Movie Reviews – February 2012

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In Theaters: 01.13
Stop me if you’ve heard this one: An ex-criminal who was the god of his illegal profession leaves the dirty underworld to pursue a legitimate family life, but when a reckless family member neglects to follow his righteous footsteps, said ex-criminal must perform one last job to ensure the safety of his family. It’s a storyline that’s been beaten to death, yet never seems to get old. This time around, it’s Mark Wahlberg who portrays an ex-smuggler attempting to rescue his brother-in-law from drug lord Giovanni Ribisi with the help of his partner-in-crime, Ben Foster, and a cargo ship secretly holding millions in counterfeit cash. Director Baltasar Kormákur (who played the lead character in the 2010 Icelandic original) takes his sweet time getting this choppy sea crime caper underway, but once the action starts, it doesn’t quit. However, with the film’s early delay, Kormákur neglects to leave sufficient screen time to allow his heist to flow naturally, creating rushed action sequences that would have been much more intense with a shorter first act. The biggest dilemma comes from the cast. While all of them deliver their roles appropriately, each one has performed these types of characters one time too many, so every twist and turn can be predicted by staring at the film’s poster. While January is usually the month where theatrical films go to die and be forgotten quickly, Kormákur barely slips by with this unsurprising, yet fairly entertaining smuggler’s run on the high seas. –Jimmy Martin

Joyful Noise
Warner Bros.
In Theaters: 01.13
The Mayans must be right about the end of times happening in twelve months, because the first sign of the apocalypse has surfaced in the form of a feature-length episode of “Glee” censored and liquefied for geriatrics and helmed by Dolly Parton and Queen Latifah. (Does anybody remember when she was in the super group Native Tongues? Man, those were the days.) When G.G. Sparrow’s (Parton) husband/choir director (Kris Kristofferson) dies of a heart attack, a rivalry is formed between the widow and his second-in-command, Vi Rose Hill (Latifah), after the latter takes control of the singing group. To make matters more awkward, G.G.’s grandson (Jeremy Jordan) and Vi’s daughter (Keke Palmer) spark a budding romance that they can only share on the stage as their guardians attempt to block all contact behind the scenes. Director Todd Graff’s attempt to cash in on the popularity of the musical genre lacks sincerity and feels so forced that not even the religious undertones feel authentic. It’s like watching a televangelist performing Michael Jackson’s greatest hits while dollar bills fall out of his pocket. The worst of the disaster arrives with a duet performed by Parton and Kristofferson (both of whom appear to have spent more money on cosmetic surgeries than the entire budget of the film) and it resembles two burned Muppets trying to serenade one another. It’s disturbing. From the off-putting lip syncing to the multiple contradictory messages crammed down audiences’ throats, 2012 has welcomed the first potential Razzie nomination without wasting any time. Hopefully, this year gets better quick, or I’ll be smiling brightly when the planet explodes in December. –Jimmy Martin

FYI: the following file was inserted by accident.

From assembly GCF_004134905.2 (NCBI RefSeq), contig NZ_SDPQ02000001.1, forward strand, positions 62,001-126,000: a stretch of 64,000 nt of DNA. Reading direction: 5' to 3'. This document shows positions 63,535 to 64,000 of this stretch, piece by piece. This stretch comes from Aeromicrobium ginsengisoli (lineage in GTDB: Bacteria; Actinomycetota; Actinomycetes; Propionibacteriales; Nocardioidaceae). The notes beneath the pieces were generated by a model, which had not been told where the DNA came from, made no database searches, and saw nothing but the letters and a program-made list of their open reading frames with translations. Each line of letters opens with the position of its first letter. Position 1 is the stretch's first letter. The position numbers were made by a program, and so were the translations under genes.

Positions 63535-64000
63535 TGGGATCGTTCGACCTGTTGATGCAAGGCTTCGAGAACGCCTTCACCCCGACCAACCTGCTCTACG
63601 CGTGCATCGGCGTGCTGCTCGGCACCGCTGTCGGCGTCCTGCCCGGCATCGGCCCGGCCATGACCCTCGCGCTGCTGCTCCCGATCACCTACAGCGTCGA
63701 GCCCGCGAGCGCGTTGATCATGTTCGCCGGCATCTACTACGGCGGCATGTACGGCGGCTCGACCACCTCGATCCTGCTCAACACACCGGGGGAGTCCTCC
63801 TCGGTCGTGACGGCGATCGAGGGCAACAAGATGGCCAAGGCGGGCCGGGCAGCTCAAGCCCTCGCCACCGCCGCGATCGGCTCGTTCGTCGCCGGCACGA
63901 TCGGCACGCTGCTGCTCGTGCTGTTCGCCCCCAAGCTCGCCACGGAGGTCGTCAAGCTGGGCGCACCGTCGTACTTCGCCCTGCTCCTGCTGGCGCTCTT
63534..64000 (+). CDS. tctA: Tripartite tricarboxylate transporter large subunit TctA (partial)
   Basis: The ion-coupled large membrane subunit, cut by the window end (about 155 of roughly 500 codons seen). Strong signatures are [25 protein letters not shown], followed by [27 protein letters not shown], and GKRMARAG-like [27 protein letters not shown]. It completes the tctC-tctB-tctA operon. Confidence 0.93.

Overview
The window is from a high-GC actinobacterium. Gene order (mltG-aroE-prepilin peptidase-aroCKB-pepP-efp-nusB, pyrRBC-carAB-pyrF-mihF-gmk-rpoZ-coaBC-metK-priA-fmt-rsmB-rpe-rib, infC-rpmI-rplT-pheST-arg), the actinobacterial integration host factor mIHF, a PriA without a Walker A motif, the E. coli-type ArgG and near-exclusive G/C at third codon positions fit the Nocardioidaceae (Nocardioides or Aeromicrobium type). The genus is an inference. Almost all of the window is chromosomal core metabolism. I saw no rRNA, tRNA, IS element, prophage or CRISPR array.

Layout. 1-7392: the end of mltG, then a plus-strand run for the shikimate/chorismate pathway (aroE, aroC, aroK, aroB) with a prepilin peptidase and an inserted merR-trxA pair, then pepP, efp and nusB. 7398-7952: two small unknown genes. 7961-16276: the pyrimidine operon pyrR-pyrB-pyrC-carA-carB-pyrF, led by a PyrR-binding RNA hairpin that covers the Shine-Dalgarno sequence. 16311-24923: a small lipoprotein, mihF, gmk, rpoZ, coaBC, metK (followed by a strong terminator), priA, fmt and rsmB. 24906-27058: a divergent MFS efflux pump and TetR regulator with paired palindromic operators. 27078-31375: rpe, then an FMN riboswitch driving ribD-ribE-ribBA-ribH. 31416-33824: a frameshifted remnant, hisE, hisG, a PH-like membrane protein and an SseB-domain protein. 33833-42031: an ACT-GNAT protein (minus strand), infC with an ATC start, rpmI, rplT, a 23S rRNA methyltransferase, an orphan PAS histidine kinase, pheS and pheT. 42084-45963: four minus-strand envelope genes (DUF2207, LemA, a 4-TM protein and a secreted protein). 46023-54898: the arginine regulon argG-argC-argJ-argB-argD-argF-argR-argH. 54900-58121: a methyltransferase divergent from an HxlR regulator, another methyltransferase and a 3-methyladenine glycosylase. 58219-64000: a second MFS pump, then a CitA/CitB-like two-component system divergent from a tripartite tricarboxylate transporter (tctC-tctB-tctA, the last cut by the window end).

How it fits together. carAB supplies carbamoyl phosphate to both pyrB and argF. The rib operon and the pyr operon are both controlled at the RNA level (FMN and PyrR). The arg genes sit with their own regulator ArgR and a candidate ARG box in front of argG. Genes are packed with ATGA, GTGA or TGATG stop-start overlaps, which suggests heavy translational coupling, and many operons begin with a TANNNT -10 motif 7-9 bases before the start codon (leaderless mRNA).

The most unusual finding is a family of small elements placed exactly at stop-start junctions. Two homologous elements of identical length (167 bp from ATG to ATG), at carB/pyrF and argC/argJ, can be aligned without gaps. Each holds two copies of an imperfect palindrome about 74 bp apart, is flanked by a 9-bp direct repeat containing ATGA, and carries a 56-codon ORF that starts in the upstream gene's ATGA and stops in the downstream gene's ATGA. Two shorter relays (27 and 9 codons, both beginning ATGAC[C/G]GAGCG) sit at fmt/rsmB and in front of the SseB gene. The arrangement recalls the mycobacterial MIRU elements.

Man on a Ledge
Summit Entertainment
In Theaters: 01.27
If the unoriginal title alone didn’t implant the sense of an overwhelming disinterest deep within your soul, the slapdash screenplay and half-hearted performances in Asger Leth’s dopey “whodunit” certainly will. Former police officer turned convict Nick Cassidy (Sam Worthington) has been convicted of a crime he didn’t commit. Rather than wasting his life away behind bars, damning billionaire David Englander (Ed Harris) for his predicament, he escapes and quickly finds himself leaning over the ledge of the Roosevelt Hotel in downtown New York City. However, not everything is what it seems. As Cassidy proclaims his innocence to chief negotiator Lydia Mercer (Elizabeth Banks), his brother (Jamie Bell) works feverishly across the street in an elaborate diamond heist to reveal his sibling’s innocence. With the abundance of crime caper flicks hitting theaters, films must set themselves apart from the masses in order to solidify importance. Sadly, Leth fails in this mission as he implants thievery tactics used in films released many, many years ago. For a state-of-the-art robbery, it’s fairly outdated. Essentially, it’s the poor man’s Mission Impossible. While many scenes do provoke a heightened heart rate, the intensity is swiftly suffocated with worn-out dialogue and plot holes so large that a suicide jumper could do a reverse 3 ½ somersault through them on his way to the pavement. –Jimmy Martin